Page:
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David Baxter

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The Anniversary Effect
by Deborah Serani, Psy.D.
Mon, Jun 4 2007

Birthdays.
Thanksgiving.
Christmas. Kwanzaa. Hanukkah.
Halloween. Carnivale. New Year's Day. Cinco de Mayo.
Bastille Day. Boxing Day. Labor Day. Independence Day.
The first day we met.
The last day of school.

There are so many dates that mark occasions throughout the year that bring us happiness. But there are days in the calendar year that make us feel unsettled. These dates go unnoticed. Not that we don't remember them, but unnoticed as to how that date presses on our psyche. This experience is known as "The Anniversary Effect".

What is the Anniversary Effect?
"The Anniversary Effect" or an anniversary reaction may be defined as upsetting behavior, reactivation of symptoms, and/or distressing dreams that occur on an anniversary of a significant experience. Sometimes we know why we are feeling melancholy, irritability or anxiety. For example, 9/11 holds an anniversary effect for many Americans and others in the world. And now, hurricane Katrina will also hold anniversary reactions for survivors and those who witnessed its aftermath. These dates will continue to be recognizable sources for our psyche's disturbance. We have conscious awareness of these dates and events. We are aware of the trauma time-line and the current calendar time-line[1]. Anniversary dates that are known to us enable us to identify why we are upset or in mourning. We connect the dots from our current emotional state to the trauma date or the traumatic event. Other obvious dates make the anniversary reaction traceable: birthday of a loved one that is not living, the date of an accident, a loved one's death, the holiday time when something traumatic happened, just to name a few.

But, there are dates that have a time-specific relationship to us that are not recognized or readily made conscious to us in the calendar year[2]. There is no conscious awareness of the trauma or calendar time-line. These "Anniversary Effects" take us by surprise. We don't know why we are feeling so down, anxious, upset, lost, or confused. Our bodies take on the psychological impact of the anniversary date, and we can also feel physically ill or sick. For example, the date you signed your divorce decree, not the day your loved one died but the day of the burial, listening to certain song that elicits a swirl of emotions, the season of the year when your child goes off to college, the scent or smell of something that triggers a deep response in you, or a current event that recalls a trauma in the past[3].

Anniversary reaction types, whether single, repetitive, or generational, are ways by which a person re-experiences mourning in an attempt to gain mastery. It is important for the individual who moves through this to realize that it is a part of the normal grieving process. In the first year of healing, a feeling of pain or anxiety may occur at the 3 month, 6 month, and one-year anniversaries of the date. After the first year, people tend to experience "The Anniversary Effect" on the year-marker. For vulnerable individuals, a specific time of day, a certain day of the week, a season of the year, a scent or a glimpse of something related to the trauma can trigger an anniversary reaction[4].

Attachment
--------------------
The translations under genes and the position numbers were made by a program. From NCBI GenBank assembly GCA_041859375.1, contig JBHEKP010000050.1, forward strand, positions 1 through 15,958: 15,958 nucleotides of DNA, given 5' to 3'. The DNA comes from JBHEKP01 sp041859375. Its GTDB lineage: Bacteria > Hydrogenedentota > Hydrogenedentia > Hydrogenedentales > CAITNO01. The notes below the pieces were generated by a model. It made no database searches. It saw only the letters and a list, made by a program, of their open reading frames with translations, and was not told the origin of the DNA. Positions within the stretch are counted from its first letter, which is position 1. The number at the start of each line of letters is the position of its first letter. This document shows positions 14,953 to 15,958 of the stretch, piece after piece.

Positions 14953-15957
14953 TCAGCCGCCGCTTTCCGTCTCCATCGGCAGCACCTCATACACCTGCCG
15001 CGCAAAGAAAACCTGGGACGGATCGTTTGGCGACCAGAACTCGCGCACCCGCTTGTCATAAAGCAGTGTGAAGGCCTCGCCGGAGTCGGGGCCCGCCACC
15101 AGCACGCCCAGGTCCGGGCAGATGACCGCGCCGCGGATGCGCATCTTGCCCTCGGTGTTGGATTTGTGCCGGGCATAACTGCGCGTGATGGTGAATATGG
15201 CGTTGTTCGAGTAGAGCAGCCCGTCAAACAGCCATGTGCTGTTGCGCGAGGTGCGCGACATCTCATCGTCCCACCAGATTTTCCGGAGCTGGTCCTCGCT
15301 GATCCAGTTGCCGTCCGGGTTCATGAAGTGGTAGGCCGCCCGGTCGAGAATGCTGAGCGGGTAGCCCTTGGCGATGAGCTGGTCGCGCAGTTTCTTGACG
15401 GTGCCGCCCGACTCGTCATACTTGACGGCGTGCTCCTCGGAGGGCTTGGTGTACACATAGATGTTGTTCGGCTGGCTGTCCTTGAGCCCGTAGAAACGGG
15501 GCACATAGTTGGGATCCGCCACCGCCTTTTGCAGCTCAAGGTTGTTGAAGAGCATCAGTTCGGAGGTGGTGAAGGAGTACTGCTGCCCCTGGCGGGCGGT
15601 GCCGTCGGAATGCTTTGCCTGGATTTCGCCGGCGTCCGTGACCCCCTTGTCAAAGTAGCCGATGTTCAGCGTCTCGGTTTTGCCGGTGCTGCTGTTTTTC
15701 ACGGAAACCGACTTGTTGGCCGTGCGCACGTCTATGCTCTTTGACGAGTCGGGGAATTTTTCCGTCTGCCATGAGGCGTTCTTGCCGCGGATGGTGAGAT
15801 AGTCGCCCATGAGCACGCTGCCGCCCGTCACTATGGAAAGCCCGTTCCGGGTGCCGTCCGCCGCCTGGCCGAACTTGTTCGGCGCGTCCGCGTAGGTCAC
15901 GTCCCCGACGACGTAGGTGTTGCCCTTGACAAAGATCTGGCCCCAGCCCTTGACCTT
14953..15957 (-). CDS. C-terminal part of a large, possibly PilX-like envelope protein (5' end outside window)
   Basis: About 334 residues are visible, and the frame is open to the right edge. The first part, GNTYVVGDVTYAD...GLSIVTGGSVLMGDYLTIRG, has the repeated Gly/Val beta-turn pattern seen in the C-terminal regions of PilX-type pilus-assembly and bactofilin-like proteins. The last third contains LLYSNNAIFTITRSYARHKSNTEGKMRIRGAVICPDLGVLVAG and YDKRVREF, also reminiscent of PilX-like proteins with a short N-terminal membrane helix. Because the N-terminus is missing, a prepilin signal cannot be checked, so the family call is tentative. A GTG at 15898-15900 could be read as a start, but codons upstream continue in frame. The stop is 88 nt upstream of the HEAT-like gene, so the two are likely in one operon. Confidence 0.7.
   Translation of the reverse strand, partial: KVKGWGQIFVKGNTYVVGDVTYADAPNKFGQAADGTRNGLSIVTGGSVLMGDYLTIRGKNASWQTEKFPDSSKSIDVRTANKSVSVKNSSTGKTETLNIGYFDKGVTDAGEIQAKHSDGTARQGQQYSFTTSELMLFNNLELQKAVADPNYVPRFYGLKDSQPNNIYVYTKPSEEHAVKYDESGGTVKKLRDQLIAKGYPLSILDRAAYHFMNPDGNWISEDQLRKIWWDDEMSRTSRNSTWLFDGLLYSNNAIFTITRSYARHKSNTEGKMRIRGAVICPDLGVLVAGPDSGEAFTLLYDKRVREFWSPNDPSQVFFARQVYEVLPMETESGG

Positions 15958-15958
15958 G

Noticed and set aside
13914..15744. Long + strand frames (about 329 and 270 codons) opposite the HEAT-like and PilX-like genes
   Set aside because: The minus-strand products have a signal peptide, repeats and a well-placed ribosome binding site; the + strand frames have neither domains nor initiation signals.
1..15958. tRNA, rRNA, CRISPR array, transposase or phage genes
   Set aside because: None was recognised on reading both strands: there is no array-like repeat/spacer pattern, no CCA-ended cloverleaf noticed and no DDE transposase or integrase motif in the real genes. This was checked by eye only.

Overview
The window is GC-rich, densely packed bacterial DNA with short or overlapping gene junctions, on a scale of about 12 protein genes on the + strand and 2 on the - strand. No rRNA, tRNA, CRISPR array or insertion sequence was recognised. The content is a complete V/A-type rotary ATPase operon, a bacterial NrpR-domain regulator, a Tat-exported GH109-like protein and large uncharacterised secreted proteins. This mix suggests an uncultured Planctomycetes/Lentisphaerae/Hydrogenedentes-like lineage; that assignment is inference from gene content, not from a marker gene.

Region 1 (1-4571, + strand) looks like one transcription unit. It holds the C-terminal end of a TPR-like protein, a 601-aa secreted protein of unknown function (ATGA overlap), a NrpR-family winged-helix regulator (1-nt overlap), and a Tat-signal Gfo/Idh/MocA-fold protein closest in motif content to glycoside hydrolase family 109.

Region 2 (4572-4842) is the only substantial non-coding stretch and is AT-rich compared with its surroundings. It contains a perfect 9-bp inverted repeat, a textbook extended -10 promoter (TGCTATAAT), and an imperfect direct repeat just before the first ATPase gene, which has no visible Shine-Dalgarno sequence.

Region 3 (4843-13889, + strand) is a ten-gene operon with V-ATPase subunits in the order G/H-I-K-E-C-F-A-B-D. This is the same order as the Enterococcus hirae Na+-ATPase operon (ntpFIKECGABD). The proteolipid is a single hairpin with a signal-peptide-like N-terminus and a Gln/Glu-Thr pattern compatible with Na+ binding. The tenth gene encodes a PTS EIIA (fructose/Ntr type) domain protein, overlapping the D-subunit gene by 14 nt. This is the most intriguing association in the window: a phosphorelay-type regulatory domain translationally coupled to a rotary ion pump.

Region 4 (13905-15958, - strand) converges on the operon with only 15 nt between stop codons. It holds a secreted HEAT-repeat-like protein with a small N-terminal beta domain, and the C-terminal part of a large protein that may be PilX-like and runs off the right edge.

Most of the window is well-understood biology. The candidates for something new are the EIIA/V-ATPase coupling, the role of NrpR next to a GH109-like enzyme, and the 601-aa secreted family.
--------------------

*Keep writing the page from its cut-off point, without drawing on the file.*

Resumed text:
What You Can Do
Despite the fact that "The Anniversary Effect" was first identified almost 100 years ago, it is often overlooked as a source for psyche disruption. There are things that you can do to help yourself with this experience.

An anniversary marks a time of heightened vulnerability. Being aware or predicting anniversary reactions is always helpful. I often advise people I work with to look at a calendar and explore dates and memories attached to such dates. This framework can help prepare one for the anniversary reactions, and how the present day time-line can be connected to losses in the past.

Anniversaries of public trauma,crises or disasters receive significant media coverage, and re-visit imagery of damage and destruction. Such exposure can intensify "The Anniversary Effect" --- so it would be important to limit media watching and reading in and around those dates.

Journaling or blogging can be a helpful outlet for "The Anniversary Effect". Such expression can provide an opportunity for emotional healing. By recognizing, allowing and attending to feelings, memories and thoughts, an individual can make significant steps forward through the natural process of grief[5].

References
[1] Mintz, I. (1971). The anniversary reaction: A response to the unconscious sense of time. Journal of the American Psychoanalytic Association, 19, 720-735.

[2] Campbell, R. (1981). Psychiatric dictionary. New York: Oxford University Press

[3] Dlin, B. (1985). Psychobiology and treatment of anniversary reactions. Psychosomatics, 26, 505-520.

[4] Pollock, G. H.(1971). Temporal anniversary manifestations: Hour, day, holiday. Psychoanalytic Quarterly, 40, 123-131

[5] Myers, D. (1994). Disaster response and recovery: A handbook for mental health professionals. Rockville, MD: Center for Mental Health Services.
 

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